A timely reminder for van drivers to avoid SAD
A 2019 survey by Mercedes-Benz Vans revealed the impact Seasonal Affective Disorder (SAD) has on the van community, with 30% of drivers surveyed admitting to suffering from SAD, which can lead to depression, lethargy and reduced concentration. 45% of drivers confessed that shorter days affect their mood and reported typical symptoms of SAD, including tiredness, loss of concentration and early signs of mental health issues. 83% of van drivers said that tiredness affects them more during autumn/winter.
What causes SAD?
The causes of SAD aren’t completely clear, but the main theory is that a lack of sunlight stops a part of the brain called the hypothalamus working properly, which may affect the:
production of melatonin – melatonin is a hormone that makes you feel sleepy; in people with SAD, the body may produce it in higher than normal levels production of serotonin – serotonin is a hormone that affects your mood, appetite and sleep; a lack of sunlight may lead to lower serotonin levels, which is linked to feelings of depression body's internal clock (circadian rhythm) – your body uses sunlight to time various important functions, such as when you wake up, so lower light levels during the winter may disrupt your body clock and lead to symptoms of SAD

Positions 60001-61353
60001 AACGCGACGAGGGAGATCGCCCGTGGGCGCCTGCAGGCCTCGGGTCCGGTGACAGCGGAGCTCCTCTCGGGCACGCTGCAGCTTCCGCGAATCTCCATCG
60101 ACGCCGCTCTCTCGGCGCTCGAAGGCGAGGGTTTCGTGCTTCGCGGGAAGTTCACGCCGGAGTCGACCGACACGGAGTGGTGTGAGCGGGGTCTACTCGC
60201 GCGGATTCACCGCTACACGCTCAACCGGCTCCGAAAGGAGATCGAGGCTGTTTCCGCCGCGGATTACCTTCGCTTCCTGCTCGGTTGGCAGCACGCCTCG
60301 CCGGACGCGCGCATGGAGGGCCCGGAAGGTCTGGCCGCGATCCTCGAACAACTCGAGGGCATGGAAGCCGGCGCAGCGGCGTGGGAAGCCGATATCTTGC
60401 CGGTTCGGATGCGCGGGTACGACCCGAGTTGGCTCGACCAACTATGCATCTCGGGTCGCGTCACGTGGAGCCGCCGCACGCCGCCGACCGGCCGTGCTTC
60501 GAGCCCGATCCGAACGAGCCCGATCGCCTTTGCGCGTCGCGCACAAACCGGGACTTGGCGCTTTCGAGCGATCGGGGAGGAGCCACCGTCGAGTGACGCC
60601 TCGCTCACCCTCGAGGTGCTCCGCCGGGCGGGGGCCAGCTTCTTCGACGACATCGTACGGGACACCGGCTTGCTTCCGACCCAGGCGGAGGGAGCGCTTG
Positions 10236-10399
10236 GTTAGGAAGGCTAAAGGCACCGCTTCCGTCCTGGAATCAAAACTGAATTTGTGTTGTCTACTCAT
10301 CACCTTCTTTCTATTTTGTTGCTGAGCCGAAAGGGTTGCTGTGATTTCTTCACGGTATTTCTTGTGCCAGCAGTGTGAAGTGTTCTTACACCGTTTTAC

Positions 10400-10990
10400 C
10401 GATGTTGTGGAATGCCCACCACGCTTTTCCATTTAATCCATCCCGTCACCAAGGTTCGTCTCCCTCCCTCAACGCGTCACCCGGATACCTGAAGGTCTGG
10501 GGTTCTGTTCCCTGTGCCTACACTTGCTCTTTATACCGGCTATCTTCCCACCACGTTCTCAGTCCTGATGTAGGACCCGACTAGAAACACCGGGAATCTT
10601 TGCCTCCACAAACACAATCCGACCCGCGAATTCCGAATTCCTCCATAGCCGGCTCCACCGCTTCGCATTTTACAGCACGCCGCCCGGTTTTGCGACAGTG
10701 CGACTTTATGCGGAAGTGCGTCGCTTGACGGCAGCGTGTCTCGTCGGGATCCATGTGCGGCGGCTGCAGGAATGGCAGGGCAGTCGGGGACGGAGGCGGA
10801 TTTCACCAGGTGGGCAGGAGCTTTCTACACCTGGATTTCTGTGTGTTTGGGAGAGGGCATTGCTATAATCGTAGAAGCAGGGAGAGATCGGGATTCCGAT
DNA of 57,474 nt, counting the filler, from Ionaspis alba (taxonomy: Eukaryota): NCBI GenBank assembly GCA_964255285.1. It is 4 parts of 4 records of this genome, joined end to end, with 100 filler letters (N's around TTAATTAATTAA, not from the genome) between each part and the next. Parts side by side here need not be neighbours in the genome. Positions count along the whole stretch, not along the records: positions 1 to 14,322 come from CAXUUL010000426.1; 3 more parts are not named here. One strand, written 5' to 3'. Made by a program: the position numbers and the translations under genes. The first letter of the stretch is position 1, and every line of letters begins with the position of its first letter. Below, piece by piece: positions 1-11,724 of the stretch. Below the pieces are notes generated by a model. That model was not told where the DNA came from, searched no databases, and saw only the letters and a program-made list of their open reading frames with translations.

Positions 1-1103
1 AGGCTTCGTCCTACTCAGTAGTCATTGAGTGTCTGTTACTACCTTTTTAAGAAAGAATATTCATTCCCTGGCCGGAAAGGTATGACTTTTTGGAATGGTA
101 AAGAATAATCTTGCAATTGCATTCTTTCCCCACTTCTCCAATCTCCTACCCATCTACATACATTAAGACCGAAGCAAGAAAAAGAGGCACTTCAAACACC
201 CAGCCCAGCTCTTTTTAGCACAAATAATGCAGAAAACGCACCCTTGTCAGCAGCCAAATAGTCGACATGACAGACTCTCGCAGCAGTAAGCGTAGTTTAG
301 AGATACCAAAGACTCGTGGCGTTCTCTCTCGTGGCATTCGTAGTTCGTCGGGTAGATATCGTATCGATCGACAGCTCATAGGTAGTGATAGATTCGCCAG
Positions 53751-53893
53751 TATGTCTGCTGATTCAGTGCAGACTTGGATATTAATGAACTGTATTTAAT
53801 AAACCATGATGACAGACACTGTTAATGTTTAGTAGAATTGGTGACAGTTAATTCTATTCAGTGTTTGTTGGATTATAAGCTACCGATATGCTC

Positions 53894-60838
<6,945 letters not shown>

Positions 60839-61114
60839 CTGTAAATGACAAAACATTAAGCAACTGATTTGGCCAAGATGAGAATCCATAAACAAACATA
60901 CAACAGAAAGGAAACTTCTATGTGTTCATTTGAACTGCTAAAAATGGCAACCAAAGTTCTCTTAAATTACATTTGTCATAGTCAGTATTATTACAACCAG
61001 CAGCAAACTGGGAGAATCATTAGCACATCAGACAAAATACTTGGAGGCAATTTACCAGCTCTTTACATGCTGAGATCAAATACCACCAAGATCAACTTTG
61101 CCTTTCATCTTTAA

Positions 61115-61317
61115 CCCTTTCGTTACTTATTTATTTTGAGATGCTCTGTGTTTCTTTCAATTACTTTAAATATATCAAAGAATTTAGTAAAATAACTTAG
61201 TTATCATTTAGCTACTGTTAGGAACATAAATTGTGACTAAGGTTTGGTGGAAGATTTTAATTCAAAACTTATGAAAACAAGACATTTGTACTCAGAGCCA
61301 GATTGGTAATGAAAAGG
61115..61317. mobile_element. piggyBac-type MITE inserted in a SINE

It's also possible that some people are more vulnerable to SAD as a result of their genes, as some cases appear to run in families.
Ignoring SAD and its effects among those who drive for work, or for long periods, increases the risk of accidents on the roads, endangering the driver and other road users. A separate study by Insurethebox discovered that during the autumn and winter months, accidents between 5pm-8pm increase by 36%.
How to combat tiredness at the wheel
The Highway Code UK warn that highway hypnosis can set in before you’re even aware it’s happening. Signs that you are too tired to drive include burning eyes, heavy eyelids, daydreaming, not remembering driving the past few miles, yawning a lot, and drifting out of your lane.
Drinking caffeinated coffee and rolling down the window can act as a short-term fix. Fresh air, especially when it’s cold, can snap you out of your daydreaming when you’re behind the wheel.
Playing music, having a conversation with someone on a hands-free phone, and taking a quick pit stop to walk around your vehicle at a service station can also help.
The National Sleep Foundation claims that taking more regular breaks, and even napping for 15-45 minutes is the best way to prevent tiredness at the wheel.